It’s a city I’ve been fascinated with since the film, Mary Poppins. I desperately wanted to go there, to see the place where a soot covered Rob Petrie cavorted on rooftops with a magical, singing nanny and her flying umbrella.
I was lucky. I got the chance to vacation there with family exactly three years ago. We spent a week in London with jaunts to Bath and Salisbury. It never rained once, we met the kindest people and everyday was a sublime history lesson.
It was such a wonderful experience, which is why it’s so eerie to realize that we walked on the Westminster Bridge. We road on a boat on The Thames that embarked from a pier beneath that bridge. We stood in the shadow of Big Ben, the exact same spot that saw so much carnage went down on what had started out for Londoners as a typical Wednesday afternoon in March.
We’re still in such denial about our barbarism these days. VVideo taped beheadings throwing homosexuals off tall buildings , placing infidels in small cages with hungry tigers barely make headlines. Reports of raping women, then stoning them to death for being the victim barely lasts one news cycle. Today’s media is nothing more than an extension of some weird polite society in which nothing unpleasant is ever discussed. It tiptoes around the “T” word. Of course it was terrorism. And the attacker’s actions should be considered as such, even if he’d been nothing than a fifth generation resident of Trenton, NJ and a so-so Presbyterian.
We used to use nouns and verbs in reporting news. These days? Screw “alternate media”, we’re well beyond that. We’re now into “alternate verbiage”. We’re so worried about offending the offender. Tell a soldier who fought in Korea or Vietnam that those were mere conflicts. Some might tell you they’d never go back to Incheon or that tiny village near the Mekong, but in many ways, parts of them never left. Everyone leaves a psychic footprint, in good times and bad, but in the midst of anything extremely traumatic, it becomes permantently imbedded in the bedrock.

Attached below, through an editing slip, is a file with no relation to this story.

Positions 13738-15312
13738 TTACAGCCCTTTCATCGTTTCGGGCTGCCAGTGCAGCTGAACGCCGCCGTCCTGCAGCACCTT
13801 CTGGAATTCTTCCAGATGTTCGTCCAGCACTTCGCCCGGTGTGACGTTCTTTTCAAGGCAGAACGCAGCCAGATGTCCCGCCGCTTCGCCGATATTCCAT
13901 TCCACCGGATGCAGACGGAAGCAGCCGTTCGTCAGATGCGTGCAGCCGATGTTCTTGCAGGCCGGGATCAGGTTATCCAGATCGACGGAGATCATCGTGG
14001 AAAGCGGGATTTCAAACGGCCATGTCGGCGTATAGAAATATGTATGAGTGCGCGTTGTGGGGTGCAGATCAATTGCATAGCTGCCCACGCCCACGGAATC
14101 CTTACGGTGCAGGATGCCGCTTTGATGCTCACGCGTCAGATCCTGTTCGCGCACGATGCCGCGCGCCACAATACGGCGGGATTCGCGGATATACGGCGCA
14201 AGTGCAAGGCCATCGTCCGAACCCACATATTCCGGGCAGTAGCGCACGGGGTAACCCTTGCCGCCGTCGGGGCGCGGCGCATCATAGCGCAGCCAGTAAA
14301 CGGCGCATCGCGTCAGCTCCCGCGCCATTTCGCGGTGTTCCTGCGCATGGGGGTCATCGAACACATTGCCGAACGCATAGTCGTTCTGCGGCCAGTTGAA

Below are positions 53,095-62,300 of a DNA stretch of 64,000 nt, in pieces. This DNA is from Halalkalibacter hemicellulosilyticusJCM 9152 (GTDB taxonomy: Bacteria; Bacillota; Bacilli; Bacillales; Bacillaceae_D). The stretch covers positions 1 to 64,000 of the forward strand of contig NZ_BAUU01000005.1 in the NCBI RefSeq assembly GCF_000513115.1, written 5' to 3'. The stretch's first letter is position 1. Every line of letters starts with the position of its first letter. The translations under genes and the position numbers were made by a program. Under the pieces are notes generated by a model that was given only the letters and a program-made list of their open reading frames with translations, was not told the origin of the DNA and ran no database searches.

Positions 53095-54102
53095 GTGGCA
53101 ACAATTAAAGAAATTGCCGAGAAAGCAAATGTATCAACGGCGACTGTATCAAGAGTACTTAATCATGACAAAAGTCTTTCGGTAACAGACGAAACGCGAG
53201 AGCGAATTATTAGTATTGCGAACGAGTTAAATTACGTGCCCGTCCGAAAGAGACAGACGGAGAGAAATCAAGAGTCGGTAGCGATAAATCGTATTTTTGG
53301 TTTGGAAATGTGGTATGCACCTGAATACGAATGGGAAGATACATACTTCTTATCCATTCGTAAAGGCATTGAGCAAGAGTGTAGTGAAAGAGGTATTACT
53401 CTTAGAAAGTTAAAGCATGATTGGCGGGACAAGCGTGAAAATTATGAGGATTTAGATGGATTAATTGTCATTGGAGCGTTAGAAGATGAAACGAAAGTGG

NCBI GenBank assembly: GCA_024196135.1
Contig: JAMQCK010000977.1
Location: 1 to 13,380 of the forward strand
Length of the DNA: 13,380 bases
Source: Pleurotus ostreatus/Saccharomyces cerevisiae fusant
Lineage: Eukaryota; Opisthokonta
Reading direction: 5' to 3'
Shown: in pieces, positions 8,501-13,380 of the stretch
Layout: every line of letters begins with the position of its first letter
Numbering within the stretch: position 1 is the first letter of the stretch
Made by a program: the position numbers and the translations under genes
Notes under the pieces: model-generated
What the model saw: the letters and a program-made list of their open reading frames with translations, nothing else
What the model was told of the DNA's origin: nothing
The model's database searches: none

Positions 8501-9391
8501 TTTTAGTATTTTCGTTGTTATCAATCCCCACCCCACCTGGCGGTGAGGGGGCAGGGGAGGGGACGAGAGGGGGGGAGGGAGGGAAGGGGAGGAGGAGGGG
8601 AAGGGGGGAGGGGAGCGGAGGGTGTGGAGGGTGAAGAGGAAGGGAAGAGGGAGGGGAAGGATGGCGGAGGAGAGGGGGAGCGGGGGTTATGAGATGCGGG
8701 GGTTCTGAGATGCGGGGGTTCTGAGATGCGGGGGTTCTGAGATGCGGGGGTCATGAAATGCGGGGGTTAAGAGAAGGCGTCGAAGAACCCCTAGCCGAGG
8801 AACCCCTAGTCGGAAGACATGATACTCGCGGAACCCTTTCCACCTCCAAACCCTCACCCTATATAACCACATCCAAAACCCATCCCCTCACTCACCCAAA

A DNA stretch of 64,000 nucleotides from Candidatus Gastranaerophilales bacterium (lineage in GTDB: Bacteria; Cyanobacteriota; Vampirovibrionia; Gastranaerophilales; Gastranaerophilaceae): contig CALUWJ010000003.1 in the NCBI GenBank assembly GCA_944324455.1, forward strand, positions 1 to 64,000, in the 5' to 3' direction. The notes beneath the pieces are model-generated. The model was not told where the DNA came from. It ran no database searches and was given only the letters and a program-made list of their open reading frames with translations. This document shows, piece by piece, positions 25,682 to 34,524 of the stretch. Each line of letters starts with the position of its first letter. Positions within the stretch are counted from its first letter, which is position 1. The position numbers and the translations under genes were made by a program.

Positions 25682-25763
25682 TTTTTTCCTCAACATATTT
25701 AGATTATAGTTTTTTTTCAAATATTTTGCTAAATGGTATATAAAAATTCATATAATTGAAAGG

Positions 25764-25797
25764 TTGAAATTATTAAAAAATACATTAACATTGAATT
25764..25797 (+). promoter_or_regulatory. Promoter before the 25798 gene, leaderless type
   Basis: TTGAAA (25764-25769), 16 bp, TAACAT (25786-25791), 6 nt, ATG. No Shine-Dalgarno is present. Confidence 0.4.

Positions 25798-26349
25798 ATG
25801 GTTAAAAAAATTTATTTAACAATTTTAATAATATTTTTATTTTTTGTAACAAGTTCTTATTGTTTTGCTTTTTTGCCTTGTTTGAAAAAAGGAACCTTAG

Connections to places are strange things.
In 2000, I was a member of a popular morning radio show. We spent a week in New York covering the Grammies. I can remember heading back to the hotel after a show and the cab we shared drove close to the World Trade Center. We’d all been to New York before, so none of us were tourists at that point, yet as we passed, my fellow passengers and I admitted we’d never seen the world from a fixed position 110 stories high. We agreed that a visit would have to be on each of our “to do” lists, but since we had one full day left in New York, we’d have to do it next time. Sixteen months later, the Twin Towers were reduced to a twisted, smoldering heap.
On the afternoon of September 11, 2001, I felt like I do right now. I’m saddened by every tragic terrrorist attack, but it becomes even more personal when you live or work in a place that was bludgeoned by hate. Or perhaps you played there; attended a concert at a theater where the audience members were nothing more than human target practice. What if a few weeks you cheered on your team during a soccer match at a stadium targeted for mass tragedy.. Perhaps you vacationed a few miles from the scene, spent an hour in an airport that was bombed; maybe you knew someone who knew someone who was on a bus or train that was blown to bits.
I don’t understand what motivates us to use hate to justify anything. Why does hate seem more powerful?
I don’t know the answer, but perhaps I can offer how it happens,. According to Cherokee legend, a tribal elder was sitting with his grandson by the fire one night. He regaled the boy with stories of their people, of wars with enemies, won and lost. He then tried to explain to the biggest battle of all–an ancient one that’s fought within every human. The old man described it as a constant fight between two wolves, equal in size and passion but the exact opposite in what they represented. One is Evil and he embodies anger, envy, jealousy, sorrow, regret, greed, arrogance, self-pity, guilt, resentment, inferiority, lies, false pride, superiority and ego.
The other wolf represents Good. He encompassed joy, peace, love, hope, serenity, humility, kindness, benevolence, empathy, generosity, truth, compassion and faith. The child contemplated the story briefly, then asked , “Which wolf wins?”
The grandfather replied simply, “The one you feed.”